Book Review: Occupation

Occupation

“I told you … about my desire to expand, to go beyond my own petty dramas. To go beyond those beloved people surrounding me, too, to examine others and contemplate their abysses”

Occupation, by Julián Fuks (translated by Daniel Hahn), is once again narrated by the author’s auto-fictional alter ego, Sebastián. In his rightly lauded previous novel, Resistance, the author focused on Sebastián’s parents and siblings – their shared memories and personal mythologies. This latest work is more outward looking while still offering intimate yet clear-sighted observations of family, along with several others the narrator comes into contact with. Some are dealt with briefly while a handful are revisited over several chapters as the tale progresses.

The story opens with two encounters while Sebastián is out walking with his wife. A man in a wheelchair and then a young boy ask for favours. Both want something from Sebastián and he finds himself unsure how to react, unsure how his wife wants him to behave. He fears that making the wrong decision could be his ‘ruin’. This concern – that he could become ‘not a man, merely the ruins of one’ – gains focus from his interactions with the aged and displaced.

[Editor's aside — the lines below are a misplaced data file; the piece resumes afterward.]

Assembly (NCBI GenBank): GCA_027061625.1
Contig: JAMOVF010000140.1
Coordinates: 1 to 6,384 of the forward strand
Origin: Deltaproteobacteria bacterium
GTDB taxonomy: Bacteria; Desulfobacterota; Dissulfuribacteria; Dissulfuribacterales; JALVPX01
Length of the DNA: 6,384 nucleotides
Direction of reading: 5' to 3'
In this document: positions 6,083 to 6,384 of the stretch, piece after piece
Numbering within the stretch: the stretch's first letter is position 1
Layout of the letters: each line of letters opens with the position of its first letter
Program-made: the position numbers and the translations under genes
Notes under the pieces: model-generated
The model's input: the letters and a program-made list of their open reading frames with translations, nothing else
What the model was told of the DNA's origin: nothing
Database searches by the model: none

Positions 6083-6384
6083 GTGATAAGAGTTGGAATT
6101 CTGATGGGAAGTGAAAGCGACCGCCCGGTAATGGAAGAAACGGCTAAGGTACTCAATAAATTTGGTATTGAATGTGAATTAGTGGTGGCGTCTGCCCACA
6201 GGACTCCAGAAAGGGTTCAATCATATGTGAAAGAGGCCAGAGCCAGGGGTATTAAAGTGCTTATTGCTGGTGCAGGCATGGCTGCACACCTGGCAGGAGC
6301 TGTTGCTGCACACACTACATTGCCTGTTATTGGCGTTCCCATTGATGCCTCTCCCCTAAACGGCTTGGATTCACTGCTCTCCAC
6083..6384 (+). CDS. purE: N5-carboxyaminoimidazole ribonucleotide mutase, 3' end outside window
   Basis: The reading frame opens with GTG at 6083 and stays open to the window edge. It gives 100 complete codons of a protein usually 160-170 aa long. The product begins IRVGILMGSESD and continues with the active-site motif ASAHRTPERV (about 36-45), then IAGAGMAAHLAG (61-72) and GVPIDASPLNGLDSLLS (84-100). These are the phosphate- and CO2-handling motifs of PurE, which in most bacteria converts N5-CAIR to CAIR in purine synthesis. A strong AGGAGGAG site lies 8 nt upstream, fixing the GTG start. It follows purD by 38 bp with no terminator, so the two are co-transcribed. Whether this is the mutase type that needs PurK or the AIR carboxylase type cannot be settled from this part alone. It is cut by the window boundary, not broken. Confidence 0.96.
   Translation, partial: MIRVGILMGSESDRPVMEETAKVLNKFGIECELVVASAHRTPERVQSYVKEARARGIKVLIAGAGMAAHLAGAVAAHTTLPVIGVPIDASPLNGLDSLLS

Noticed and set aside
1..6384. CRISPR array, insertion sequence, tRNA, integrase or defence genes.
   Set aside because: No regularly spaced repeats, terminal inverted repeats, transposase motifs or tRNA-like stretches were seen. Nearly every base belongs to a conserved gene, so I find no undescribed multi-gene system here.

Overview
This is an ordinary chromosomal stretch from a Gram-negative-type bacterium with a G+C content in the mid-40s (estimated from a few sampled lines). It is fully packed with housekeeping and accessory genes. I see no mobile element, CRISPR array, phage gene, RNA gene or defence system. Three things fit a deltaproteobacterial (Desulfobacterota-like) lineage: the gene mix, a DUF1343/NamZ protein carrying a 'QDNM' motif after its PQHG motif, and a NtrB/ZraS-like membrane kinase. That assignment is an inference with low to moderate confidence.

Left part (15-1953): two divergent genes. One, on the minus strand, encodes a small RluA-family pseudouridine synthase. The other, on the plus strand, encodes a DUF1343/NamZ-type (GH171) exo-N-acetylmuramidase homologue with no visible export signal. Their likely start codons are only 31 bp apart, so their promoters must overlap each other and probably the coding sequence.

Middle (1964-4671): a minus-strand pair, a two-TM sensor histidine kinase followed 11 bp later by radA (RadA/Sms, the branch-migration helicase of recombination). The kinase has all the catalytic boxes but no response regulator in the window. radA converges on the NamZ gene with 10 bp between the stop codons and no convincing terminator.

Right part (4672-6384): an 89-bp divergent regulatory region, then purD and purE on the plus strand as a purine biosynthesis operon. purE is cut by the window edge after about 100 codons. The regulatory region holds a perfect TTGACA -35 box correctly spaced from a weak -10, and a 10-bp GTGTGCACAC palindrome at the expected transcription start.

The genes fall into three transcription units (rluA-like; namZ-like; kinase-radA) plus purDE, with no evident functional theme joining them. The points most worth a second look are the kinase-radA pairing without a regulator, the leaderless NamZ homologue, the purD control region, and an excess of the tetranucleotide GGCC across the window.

The setting shifts regularly to a room occupied by Sebastián’s father who is in hospital and gravely unwell. Chapters focus on how Sebastián now views this man he has known all his life, who has been changed by time and illness.

“That man existed only in photographs, it was he who was guilty of the fate of this other man now pinned to the bed”

While his father approaches the end of his life, Sebastián and his wife are trying for a baby. He mulls what it means to occupy a body, not just with illness or the effects of poverty but also pregnancy.

Sebastián seeks out migrants as part of his research for his planned book, visiting those living in an abandoned tower block that houses the homeless in challenging conditions. He tries to tell their stories in their voices but recognises he is only capable of seeing them through a personal lens. Nevertheless, he empathises with their plights and desires, recalling his own family history.

“Like my family, every family has, if we go far enough back in time, countless displacements in its origin. All humanity is made up of this incessant movement, and it only exists in the way we know it thanks to these displacements.”

In the background, during this time, the reader is made aware that the political climate in Brazil is deteriorating. The narrator may despair of the ‘imbecility of the rulers of the day’ but still believes ‘literature will remain beyond any occupation’. All has happened before, somewhere, and will likely happen again.